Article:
THROUGH THE ARCHIVES: Steamship arrives in Belfast enroute for New York City
From the News Letter, April 4, 1859
The “magnificent” steamship City of Manchester had docked in Belfast this week in 1859 after sailing from Liverpool, reported the News Letter.
The vessel was due to sail from Belfast on the following Wednesday for New York City after calling at Cork where it was expected to dock on April 8.
The News Letter reported the following details on the City of Manchester’s passengers: “There was a considerable number of passengers aboard the steamship, who had embarked at Liverpool for New York, and these, together with the number who have taken their passage from Belfast, as well as those who may join at Cork, will go a great way in filling up the berths.”
The report continued: “We understand there is a great quantity of cargo waiting for her at this port [Belfast], some of which was put on board on Saturday, and the loading will be resumed this morning at an early hour. She is also to receive a portion of her cargo at Cork, for which she sails on Wednesday at about 11 o’clock.”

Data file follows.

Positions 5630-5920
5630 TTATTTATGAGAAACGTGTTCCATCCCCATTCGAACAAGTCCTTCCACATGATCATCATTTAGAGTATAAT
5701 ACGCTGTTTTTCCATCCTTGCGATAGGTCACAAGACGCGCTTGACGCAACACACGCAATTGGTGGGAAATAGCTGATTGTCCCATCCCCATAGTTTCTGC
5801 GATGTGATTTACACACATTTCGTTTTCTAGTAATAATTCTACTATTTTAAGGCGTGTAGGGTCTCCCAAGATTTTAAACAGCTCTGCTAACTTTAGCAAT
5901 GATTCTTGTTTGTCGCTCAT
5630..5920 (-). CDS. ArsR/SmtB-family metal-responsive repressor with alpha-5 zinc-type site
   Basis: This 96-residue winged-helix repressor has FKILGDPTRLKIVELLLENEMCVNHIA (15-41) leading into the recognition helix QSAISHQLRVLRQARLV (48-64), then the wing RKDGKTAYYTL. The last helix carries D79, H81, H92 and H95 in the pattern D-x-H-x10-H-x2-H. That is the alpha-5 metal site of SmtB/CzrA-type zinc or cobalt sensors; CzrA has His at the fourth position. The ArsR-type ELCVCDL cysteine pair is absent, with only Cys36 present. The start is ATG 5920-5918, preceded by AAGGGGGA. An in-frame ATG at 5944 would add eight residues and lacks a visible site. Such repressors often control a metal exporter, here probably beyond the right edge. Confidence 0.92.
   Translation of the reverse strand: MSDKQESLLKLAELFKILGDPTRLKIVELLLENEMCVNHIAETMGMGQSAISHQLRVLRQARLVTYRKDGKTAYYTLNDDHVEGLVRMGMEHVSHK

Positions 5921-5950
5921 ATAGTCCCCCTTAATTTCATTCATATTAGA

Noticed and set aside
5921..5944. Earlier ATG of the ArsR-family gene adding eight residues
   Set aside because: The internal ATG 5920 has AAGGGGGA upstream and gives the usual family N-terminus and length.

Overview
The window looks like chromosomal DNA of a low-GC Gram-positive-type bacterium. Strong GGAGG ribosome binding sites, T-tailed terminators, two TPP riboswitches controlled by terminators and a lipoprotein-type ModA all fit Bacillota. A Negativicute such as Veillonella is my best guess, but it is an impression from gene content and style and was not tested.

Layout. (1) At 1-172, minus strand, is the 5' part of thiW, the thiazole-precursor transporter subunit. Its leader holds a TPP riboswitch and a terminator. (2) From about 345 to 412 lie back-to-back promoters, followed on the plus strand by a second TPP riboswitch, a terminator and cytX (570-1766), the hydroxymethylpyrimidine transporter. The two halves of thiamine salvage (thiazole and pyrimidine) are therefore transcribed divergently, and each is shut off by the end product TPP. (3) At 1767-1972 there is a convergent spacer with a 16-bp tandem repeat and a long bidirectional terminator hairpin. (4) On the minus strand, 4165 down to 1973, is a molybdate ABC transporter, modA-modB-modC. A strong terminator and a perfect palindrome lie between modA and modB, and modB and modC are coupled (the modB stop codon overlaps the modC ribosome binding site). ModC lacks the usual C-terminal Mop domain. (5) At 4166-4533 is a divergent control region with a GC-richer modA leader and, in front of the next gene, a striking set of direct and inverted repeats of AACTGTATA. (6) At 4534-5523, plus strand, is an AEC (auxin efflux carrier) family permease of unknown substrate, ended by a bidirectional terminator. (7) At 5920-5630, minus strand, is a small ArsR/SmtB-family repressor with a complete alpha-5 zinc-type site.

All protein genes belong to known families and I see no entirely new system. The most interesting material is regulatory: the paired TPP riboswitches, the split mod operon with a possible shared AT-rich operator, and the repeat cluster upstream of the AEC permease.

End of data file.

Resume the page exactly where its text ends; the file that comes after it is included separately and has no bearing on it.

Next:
The paper concluded: “On the whole, there appears to be a strong feeling in this town in favour of the undertaking, both as to the advantage afforded for conveying cargo to America, and also as being the most direct route for passengers from the North of Ireland emigrating to the ‘Far West’. As the rates of passage by this line are so very moderate, and the wear and tear of cargo avoided by sending it to Liverpool or other ports, it having then to be transhipped into the Atlantic steamers, the success of the enterprise seems to be almost a matter of course.”